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Fire. Aim. Ready!

Fire. Aim. Ready!

Several years ago, I was sitting in my office working on some daily graphic updates when a producer poked her head in the door.

“We can replace someone on a background, right?”

I glanced over and said, “You mean – like greenscreen?”

“Yes, exactly. We can work with greenscreen footage, can’t we?”

“Not a problem. Just make sure it’s high-quality footage,” I replied. She looked pleased, and ran off down the hallway. I didn’t think much more about it, and went back to whatever it was I had been doing. In retrospect, I should have taken a moment to ask “why”.

A few days later, the producer was back and brought some footage on a flash drive. The project she was producing involved a few short videos, featuring someone talking about the various reasons a particular client’s business was the best choice for consumers. The various shots all looked a lot like this:

video greenscreen 1

If you’ve ever watched a “making of” segment on the DVD of your favorite film, you’re probably familiar with the use of a greenscreen. The actor is shot on a green background, and then software techniques are used to replace the green background with something else entirely. Most sci-fi movies are shot this way; actors are filmed running about on a green stage, and then are combined later with footage of large robots (or an entire city) behind them. It’s often more cost-effective to do it this way, not to mention the fact that many locations (such as an alien planet) don’t exist, and are created digitally by the special effects department.

In the case of our production, each clip was around 30 seconds and we were to use 14 different takes for the final project. I opened my favorite software for this sort of thing, and started importing the shots.

Removing a green screen is not always a fast process. Sometimes the lighting can make it difficult; in other cases, an actor’s hair (especially longer hair on women) can pose a particular challenge. Nonetheless – after a few hours of work, all 14 shots now had the green backgrounds removed.

video greenscreen 2

I called the producer to my office. When she arrived, I told her we were ready to finish the shots and asked her what sort of background I needed to put behind the actor.

“Black,” she said.

This caught me off guard, so I just went with, “Excuse me?”

“We want the actor over black. With their company logo on the right side.”

After another hour or so, the final shots were complete. The actor was now over a black background, with a logo to the right:

video greenscreen 4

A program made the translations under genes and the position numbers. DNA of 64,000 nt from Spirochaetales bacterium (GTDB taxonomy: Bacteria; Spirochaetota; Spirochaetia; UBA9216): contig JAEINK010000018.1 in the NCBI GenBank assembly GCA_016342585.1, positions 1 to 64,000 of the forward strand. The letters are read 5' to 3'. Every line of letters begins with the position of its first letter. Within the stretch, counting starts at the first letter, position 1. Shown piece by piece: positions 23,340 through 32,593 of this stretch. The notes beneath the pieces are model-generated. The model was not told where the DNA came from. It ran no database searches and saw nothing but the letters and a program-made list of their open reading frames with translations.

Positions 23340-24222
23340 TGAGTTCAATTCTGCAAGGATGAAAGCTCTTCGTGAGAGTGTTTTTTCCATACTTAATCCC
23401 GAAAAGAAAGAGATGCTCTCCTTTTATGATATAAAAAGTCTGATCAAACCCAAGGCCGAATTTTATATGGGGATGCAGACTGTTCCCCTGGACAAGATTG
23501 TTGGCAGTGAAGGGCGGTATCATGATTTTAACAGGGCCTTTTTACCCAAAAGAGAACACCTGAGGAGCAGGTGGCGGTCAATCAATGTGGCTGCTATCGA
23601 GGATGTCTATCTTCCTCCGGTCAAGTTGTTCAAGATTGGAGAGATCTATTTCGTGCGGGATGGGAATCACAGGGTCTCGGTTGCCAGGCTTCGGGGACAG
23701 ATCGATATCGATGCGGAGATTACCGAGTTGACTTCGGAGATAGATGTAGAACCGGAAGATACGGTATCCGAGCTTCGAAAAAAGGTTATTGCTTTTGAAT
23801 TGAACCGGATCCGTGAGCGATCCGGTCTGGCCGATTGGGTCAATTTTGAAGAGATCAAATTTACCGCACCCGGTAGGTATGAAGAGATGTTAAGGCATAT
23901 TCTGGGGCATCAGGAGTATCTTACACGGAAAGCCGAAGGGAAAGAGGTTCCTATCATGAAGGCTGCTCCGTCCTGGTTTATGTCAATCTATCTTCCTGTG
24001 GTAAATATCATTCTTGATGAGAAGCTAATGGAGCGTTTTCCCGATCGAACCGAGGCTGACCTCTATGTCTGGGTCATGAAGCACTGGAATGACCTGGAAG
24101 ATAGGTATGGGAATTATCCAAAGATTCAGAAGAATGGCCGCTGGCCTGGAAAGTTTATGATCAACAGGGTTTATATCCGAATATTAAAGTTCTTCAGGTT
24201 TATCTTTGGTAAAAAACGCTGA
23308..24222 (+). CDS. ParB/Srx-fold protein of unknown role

I called the producer again, and told her the videos were complete. She was pleased with the results, and was sure the client would be as well. Now that everything was done, I finally had to know something. I chose my tone carefully and asked, “Why did you have the actor filmed on a greenscreen, instead of just… shooting her on a black background?

It took her a moment, but then she got my point. “Well, when I was writing the commercials, I didn’t know what sort of background I’d want.”

“So – we simply didn’t make a plan before the shoot?” I said.

She looked a bit annoyed, or insulted. “I see what you’re saying, but it’s not a big deal. The final product looks fine.”

“The problem,” I replied, “is that the client will be billed for all the hours I spent removing the green background. And as a result, is paying quite a bit of money for the lack of planning. If we’d simply decided on the background before the filming, we could have saved the client time and money.”

“But… I didn’t know what I wanted…”

I understood her situation, and knew that she had not intentionally created extra work for me, nor more expense for her client. Her problem was simply that she had not done enough planning before the video shoot, and wanted to leave the “creative” for later. We talked a bit more about how to approach it in the future; she agreed it would be a good idea to involve others more in the pre-production process and make sure everything was as streamlined and efficient as possible.

As creative professionals, sometimes we’re so amazed with the options our tools give us – the range of creative abilities that are just a few mouse clicks away – that we forget to use our main tool… our minds. Software and cameras have come a long way in the past 20 years, but it’s always important to remember: first and foremost, these new abilities should save ourselves – and our clients – both time and money whenever possible. And while clients always value our creativity, we must also respect their budget.

John

John L Horne is the Creative Director of 7Hills Communications. When he’s not driving his Wacom, he drinks quite a bit of coffee and plays drums.

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